Alteration and recovery of a stream macroinvertebrate community exposed to fly ash effluent and an analysis of the causative factors

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Virginia Polytechnic Institute and State University

Structural and functional changes in the macroinvertebrate community of a fly ash receiving stream were investigated during the final year of fly ash basin operation and for 10 months after fly ash discharges to the stream were terminated. Minimal changes were observed in the benthic community until the basin reached 77% of capacity, at which time the number of macroinvertebrate taxa, density of organisms, diversity, and relative abundance of Ephemeroptera all declined sharply. Ephemeroptera (mayflies) exhibited the greatest sensitivity to the fly ash effluent, while the beetle, Psephenus herricki (Coleoptera) was very resistant to the effects of fly ash. Recovery responses of the macroinvertebrate community were observed one month after fly ash discharges to the stream ended, while full recovery required 10 months.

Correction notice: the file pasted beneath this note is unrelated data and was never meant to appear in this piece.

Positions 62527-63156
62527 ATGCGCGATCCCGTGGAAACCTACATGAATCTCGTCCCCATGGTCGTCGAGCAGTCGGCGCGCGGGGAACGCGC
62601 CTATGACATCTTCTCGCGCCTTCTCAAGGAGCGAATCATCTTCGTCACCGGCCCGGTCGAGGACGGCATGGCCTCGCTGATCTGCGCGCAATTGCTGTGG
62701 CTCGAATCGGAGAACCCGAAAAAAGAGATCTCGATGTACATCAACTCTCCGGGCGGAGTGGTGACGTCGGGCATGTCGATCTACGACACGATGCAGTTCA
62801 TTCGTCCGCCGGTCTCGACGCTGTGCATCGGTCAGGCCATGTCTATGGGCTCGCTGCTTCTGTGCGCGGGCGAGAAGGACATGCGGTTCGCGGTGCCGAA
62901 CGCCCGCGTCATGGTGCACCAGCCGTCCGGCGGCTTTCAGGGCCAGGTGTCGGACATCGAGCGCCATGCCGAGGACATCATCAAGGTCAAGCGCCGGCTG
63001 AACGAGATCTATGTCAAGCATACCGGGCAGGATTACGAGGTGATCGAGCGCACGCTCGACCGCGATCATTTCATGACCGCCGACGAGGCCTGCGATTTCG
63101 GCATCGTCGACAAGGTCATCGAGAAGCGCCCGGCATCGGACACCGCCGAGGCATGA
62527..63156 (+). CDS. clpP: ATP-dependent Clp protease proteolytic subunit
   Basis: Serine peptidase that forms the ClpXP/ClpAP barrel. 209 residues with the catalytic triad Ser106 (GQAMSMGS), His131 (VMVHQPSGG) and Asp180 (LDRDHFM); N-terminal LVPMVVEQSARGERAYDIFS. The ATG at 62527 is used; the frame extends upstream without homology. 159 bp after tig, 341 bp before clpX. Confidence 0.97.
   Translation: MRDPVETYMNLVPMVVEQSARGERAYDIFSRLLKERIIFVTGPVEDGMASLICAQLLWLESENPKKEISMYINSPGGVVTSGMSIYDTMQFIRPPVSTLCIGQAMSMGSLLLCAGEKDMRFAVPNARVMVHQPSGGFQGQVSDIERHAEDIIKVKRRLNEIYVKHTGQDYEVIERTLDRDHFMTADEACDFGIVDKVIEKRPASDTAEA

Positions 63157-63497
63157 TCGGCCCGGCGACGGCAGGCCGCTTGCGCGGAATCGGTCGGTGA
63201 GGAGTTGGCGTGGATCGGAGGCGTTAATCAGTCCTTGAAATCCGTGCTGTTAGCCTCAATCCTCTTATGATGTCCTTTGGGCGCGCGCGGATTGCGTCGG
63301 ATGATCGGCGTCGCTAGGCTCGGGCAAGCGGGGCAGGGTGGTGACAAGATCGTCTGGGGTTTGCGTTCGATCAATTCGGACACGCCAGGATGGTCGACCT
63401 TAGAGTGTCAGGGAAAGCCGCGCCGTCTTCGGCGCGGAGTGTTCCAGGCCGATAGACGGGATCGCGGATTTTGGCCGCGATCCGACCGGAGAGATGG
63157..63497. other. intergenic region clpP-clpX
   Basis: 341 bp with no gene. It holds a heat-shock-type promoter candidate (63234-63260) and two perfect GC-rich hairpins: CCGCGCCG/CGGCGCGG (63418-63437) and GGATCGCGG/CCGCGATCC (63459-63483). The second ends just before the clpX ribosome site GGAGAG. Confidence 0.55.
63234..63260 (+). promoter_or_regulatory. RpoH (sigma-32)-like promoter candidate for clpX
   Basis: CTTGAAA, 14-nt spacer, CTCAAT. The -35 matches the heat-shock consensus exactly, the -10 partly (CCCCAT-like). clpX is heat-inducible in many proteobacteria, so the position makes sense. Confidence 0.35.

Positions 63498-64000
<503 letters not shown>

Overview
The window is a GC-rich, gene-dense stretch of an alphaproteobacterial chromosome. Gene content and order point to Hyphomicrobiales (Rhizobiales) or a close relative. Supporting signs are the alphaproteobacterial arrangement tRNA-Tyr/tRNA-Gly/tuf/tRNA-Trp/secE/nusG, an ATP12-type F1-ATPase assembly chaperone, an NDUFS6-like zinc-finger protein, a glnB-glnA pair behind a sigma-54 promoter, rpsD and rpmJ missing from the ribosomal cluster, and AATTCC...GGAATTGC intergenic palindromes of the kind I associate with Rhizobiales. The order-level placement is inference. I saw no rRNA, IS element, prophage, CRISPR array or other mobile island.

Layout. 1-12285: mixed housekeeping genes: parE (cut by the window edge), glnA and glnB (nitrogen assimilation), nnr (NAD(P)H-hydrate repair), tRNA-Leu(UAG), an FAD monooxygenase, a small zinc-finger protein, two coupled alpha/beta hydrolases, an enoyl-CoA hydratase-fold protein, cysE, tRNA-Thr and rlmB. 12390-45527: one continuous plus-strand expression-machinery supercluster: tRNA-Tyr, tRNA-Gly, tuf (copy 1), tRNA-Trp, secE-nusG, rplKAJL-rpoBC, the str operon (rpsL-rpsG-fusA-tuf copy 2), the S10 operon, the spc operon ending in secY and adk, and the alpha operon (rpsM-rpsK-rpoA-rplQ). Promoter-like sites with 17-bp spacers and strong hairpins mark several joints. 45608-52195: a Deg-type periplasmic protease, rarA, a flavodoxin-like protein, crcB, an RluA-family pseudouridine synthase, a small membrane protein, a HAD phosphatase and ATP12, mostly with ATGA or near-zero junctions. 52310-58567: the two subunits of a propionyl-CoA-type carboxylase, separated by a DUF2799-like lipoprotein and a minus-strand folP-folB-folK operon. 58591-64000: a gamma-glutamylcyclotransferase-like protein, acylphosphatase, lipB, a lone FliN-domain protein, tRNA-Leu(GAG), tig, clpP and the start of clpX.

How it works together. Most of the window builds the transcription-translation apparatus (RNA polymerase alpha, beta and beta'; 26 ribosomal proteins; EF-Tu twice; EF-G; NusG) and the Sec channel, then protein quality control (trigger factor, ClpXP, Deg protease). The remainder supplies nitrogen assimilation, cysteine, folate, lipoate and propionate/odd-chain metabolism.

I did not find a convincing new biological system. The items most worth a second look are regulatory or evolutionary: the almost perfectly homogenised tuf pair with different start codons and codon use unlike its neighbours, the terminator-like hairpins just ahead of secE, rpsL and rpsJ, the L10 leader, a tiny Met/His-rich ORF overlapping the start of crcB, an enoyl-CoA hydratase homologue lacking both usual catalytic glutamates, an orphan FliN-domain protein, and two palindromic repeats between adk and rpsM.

Based on the results of the field study, the toxicity of fly ash constituents (fly ash particulates, pH excursions, and heavy metals) was examined in three species of aquatic insects: Stenonema pudicum (Ephemeroptera), Hydropsyche slossonae (Trichoptera), and Psephenus herricki. Fly ash particulates were not acutely toxic to the three species at concentrations of 4000 mg/l. Stenonema pudicum was consistently the most sensitive species to acidic and alkaline pH extremes and heavy metals (Cd, Cr, Cu, Zn, and a metal mixture), while Psephenus herricki was consistently the most resistant species tested.

Alkaline pH extremes and elevated heavy metal concentrations are believed to be responsible for the observed changes in the macroinvertebrate community of the receiving stream during the final two months of basin operation, while elevated heavy metal concentrations were responsible for earlier perturbation of the stream community.